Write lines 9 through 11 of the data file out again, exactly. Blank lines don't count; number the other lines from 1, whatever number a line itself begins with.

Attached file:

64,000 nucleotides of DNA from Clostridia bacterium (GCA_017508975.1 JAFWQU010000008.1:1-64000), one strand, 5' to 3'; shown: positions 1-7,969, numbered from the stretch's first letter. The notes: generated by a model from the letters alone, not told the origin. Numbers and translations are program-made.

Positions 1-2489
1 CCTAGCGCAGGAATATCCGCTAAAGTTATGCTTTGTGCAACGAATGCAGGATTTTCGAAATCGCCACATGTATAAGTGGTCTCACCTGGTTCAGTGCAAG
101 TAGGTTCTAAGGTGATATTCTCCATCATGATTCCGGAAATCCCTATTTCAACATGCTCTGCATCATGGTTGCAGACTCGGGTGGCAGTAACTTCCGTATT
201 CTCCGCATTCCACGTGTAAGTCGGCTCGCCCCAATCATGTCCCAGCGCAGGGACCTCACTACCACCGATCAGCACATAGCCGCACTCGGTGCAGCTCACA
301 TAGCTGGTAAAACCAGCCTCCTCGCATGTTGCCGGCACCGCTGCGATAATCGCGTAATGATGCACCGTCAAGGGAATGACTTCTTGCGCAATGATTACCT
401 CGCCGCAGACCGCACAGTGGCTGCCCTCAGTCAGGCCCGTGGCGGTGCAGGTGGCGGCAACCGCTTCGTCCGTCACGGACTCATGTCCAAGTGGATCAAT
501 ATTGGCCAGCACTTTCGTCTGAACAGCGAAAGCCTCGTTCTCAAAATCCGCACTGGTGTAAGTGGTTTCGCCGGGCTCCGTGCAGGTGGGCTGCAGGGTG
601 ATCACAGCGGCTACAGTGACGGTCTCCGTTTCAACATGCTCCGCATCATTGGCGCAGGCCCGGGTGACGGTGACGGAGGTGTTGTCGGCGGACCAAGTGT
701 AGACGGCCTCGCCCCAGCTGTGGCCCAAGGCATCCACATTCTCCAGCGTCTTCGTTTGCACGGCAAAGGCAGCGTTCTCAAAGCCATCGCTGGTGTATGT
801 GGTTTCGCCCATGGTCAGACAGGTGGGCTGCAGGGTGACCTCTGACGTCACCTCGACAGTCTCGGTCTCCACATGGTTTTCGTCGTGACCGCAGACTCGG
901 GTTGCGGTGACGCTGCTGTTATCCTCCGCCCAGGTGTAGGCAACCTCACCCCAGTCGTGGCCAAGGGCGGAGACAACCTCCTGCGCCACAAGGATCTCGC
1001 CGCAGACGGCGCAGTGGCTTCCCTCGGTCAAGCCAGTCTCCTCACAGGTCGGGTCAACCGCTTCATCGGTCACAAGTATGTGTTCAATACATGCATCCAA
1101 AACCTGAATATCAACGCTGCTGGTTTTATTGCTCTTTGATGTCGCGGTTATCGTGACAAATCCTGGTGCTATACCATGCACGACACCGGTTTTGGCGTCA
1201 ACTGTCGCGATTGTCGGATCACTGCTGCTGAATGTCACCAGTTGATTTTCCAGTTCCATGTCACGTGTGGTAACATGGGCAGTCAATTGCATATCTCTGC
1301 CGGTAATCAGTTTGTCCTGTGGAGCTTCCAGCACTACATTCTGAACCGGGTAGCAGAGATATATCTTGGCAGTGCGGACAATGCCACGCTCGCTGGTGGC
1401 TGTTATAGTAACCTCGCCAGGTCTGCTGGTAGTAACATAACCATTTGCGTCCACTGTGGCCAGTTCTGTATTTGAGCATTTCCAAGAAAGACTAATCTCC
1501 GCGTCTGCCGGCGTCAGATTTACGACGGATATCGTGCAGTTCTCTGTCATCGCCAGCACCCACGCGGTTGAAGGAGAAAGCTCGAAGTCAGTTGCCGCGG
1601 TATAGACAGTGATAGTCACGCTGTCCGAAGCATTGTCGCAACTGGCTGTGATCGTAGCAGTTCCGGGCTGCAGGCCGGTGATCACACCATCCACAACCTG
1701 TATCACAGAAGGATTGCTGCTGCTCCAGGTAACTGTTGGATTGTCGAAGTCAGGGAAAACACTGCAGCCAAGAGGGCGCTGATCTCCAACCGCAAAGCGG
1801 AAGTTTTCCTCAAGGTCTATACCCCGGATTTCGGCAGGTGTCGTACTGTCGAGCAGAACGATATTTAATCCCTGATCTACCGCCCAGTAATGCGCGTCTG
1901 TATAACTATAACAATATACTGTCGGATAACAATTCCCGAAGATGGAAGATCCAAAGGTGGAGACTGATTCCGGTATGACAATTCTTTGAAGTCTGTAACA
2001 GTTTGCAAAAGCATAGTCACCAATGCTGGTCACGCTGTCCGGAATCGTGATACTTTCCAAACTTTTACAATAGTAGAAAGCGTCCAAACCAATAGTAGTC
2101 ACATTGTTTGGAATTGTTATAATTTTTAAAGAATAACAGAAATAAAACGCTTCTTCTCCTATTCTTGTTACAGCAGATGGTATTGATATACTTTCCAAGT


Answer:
601 ATCACAGCGGCTACAGTGACGGTCTCCGTTTCAACATGCTCCGCATCATTGGCGCAGGCCCGGGTGACGGTGACGGAGGTGTTGTCGGCGGACCAAGTGT
701 AGACGGCCTCGCCCCAGCTGTGGCCCAAGGCATCCACATTCTCCAGCGTCTTCGTTTGCACGGCAAAGGCAGCGTTCTCAAAGCCATCGCTGGTGTATGT
801 GGTTTCGCCCATGGTCAGACAGGTGGGCTGCAGGGTGACCTCTGACGTCACCTCGACAGTCTCGGTCTCCACATGGTTTTCGTCGTGACCGCAGACTCGG